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Hands-off trim pseed and emergency landings in the 260se

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  • Hands-off trim pseed and emergency landings in the 260se

    There is a noticeable difference in some 260SE's
    when it comes to a hands off trim speed. This is
    almost always due to avionics. A very full panel
    (especially of the older variety) will contribute to this
    situation. Also you must keep the right speed and a proper
    rate of descent with a little power to have it all
    trimmed up properly. Normally with two people in the
    front (most fwd CG) the 260SE should trim hands off
    pretty well at 55 kts when properly flown. Our 260SE's
    will actually trim hands off down around 50 kts.
    40 degrees of flaps works well if you need a steeper
    approach but the added drag will normally defeat the
    purpose of having a high lift low drag airplane like the
    260SE. Going to 40 is also of no benefit in reducing the
    actual touch down speed although it does allow you to
    hit a spot just a little easier if speed conrtrol is
    a problem. I use the flaps just like the throttle
    in that I may lower flaps to 40 then retract them to
    20 on approach. I have also found that 30 degrees of
    flaps works really well. It gives just a little bit
    more drag (which makes speed control easier) but it
    doesn't induce so much drag that a go around is a
    problem. The real key to having a slight amount of
    power in the flare is the speed. If you start the round
    out for flare at 65 kts. any power will probably be
    too much. But at 50 to 55 kts a little power will be
    required. Normally I always recommend that when learning
    how to fly a slow approach it is best to have a
    competent pilot beside you to help out with tips at the
    proper moment. It's kind of like flying instruments. You
    could probably learn everything you need out of a book
    with some self taught flying but it is no substitute
    for having a good instructor teaching you. As I am
    sure "grasshopper" will agree some of the things we are
    talking about can deteriorate quickly if the pilot is
    behind the airplane, likewise some of the techniques are
    really small and very delicate. I have also
    developed a procedure for an emergency landing that may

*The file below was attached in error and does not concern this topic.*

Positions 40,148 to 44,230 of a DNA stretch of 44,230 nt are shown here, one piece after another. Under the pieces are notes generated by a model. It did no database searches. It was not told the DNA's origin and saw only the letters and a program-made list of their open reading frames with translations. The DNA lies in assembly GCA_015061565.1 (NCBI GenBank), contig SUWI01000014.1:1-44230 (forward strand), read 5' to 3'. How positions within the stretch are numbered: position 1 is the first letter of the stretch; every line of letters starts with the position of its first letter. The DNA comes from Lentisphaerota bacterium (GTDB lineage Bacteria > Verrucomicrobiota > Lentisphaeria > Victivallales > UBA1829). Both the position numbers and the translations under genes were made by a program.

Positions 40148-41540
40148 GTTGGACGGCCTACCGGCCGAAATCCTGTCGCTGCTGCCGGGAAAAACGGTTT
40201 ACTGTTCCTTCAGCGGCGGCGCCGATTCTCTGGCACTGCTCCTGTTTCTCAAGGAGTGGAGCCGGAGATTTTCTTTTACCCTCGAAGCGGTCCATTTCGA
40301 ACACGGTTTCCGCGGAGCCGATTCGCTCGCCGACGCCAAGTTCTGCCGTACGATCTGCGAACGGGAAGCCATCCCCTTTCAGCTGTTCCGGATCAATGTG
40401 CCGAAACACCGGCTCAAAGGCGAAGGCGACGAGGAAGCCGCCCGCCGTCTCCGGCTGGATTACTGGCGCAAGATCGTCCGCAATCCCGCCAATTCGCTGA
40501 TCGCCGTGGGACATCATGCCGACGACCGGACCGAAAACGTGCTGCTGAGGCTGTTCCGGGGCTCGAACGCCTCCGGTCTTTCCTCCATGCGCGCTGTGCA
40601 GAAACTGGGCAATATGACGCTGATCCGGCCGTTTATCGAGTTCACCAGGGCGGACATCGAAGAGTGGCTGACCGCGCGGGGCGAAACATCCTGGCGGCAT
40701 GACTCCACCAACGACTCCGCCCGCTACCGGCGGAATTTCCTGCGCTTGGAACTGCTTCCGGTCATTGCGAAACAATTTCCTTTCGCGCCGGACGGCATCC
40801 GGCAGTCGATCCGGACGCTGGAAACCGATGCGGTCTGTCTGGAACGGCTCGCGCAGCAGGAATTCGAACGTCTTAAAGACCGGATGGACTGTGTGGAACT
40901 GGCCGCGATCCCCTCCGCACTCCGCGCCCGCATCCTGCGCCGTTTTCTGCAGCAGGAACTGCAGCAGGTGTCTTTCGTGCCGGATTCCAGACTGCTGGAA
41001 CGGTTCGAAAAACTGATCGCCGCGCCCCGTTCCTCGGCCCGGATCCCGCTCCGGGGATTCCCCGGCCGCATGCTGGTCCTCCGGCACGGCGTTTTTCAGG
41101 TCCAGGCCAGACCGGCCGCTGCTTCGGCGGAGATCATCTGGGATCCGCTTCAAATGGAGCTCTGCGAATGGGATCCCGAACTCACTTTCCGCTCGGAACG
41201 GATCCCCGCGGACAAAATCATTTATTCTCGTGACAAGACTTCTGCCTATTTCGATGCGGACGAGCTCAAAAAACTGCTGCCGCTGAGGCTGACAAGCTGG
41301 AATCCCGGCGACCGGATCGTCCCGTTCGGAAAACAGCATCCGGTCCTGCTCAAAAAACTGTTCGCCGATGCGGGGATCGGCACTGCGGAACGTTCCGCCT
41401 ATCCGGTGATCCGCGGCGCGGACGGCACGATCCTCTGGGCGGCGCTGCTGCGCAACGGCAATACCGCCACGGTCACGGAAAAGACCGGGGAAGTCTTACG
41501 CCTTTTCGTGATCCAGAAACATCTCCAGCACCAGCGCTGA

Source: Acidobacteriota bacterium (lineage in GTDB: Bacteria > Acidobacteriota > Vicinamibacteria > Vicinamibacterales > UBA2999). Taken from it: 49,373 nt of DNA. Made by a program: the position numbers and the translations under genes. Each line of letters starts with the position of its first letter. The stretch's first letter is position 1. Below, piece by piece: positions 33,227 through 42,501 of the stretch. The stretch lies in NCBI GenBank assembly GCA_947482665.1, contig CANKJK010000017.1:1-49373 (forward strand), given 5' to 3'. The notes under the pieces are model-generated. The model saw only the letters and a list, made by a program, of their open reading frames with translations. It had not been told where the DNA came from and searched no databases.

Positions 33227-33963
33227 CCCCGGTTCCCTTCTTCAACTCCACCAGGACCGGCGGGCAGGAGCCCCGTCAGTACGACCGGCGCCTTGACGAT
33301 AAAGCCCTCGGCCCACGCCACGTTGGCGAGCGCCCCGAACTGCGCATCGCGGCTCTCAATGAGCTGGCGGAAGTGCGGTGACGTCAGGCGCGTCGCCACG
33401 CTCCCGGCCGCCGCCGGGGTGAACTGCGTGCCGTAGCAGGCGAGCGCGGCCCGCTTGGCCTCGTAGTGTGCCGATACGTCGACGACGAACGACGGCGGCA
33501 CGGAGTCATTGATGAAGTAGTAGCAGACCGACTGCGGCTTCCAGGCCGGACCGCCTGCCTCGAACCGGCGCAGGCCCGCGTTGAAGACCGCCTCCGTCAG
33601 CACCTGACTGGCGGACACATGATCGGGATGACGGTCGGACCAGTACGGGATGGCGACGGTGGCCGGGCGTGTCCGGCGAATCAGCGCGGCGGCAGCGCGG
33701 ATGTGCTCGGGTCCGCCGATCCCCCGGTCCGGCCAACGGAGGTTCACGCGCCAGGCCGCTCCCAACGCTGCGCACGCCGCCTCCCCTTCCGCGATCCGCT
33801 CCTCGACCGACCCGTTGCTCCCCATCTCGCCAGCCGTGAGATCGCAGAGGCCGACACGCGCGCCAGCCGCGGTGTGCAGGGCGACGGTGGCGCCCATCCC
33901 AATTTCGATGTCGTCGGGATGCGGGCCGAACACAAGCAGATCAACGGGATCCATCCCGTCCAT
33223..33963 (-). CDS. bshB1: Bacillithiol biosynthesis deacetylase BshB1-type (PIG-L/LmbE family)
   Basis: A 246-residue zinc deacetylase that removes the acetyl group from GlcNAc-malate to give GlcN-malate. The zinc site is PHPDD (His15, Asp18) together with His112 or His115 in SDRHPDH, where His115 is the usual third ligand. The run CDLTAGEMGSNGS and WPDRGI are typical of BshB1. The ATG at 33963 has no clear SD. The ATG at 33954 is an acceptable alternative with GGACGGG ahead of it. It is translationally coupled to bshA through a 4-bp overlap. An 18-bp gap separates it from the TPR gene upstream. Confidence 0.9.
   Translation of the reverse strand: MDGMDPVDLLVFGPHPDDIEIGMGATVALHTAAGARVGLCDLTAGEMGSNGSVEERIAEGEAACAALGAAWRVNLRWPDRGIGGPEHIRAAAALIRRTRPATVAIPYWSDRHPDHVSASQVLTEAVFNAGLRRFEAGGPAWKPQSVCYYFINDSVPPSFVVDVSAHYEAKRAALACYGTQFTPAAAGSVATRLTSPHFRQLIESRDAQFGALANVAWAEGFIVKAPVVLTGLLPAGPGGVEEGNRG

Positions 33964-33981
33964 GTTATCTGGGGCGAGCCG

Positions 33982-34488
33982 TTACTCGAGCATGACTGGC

prove helpful for some of you. Assuming you are at
    altitude when the engine stops you will logically set up
    best glide speed and try to get the max distance with
    the flaps up. Try to arrive over your spot of
    intended landing with a lot of altitude or set up a final
    straight into a field with a lot of altitude. I begin the
    actual approach with 20 flaps at 60 kts with an approach
    that will overshoot the field. When getting in close I
    then go to 40 flaps and slow to 55 kts. With the flaps
    at 40 you can almost point the airplane at your
    intended landing spot without building too much speed. This
    eleminates the very common problem of undershooting your
    intended touch down point. If you do end up with too much
    speed during the flare the 40 flaps gets rid of it
    quickly. It is then important to make a full stall when
    touching down. It does no good to have an airplane that
    lands at 35 kts if you drive it on at 50 kts. Be sure
    to review the emergency checklist every now and then
    so you know what to do with the cabin doors, fuel,
    etc. Todd
    Kevin Moore
    Former 260se/stol Katmai with BRS owner; planeless for now
    sigpic

  • #2
    During a rare half-day gap in an otherwise
    continuous two-week storm onslaught I was able to fly this
    morning, and used the time to practice some simulated
    engine-out approaches and landings. I had as a comparison
    some similar training in the Cirrus SR20 a little over
    a month ago. Interestingly, both planes have about
    the same glide ratio, 11:1. However, Vg for the 260se
    is ~70 KIAS, while for the SR20 it is 94.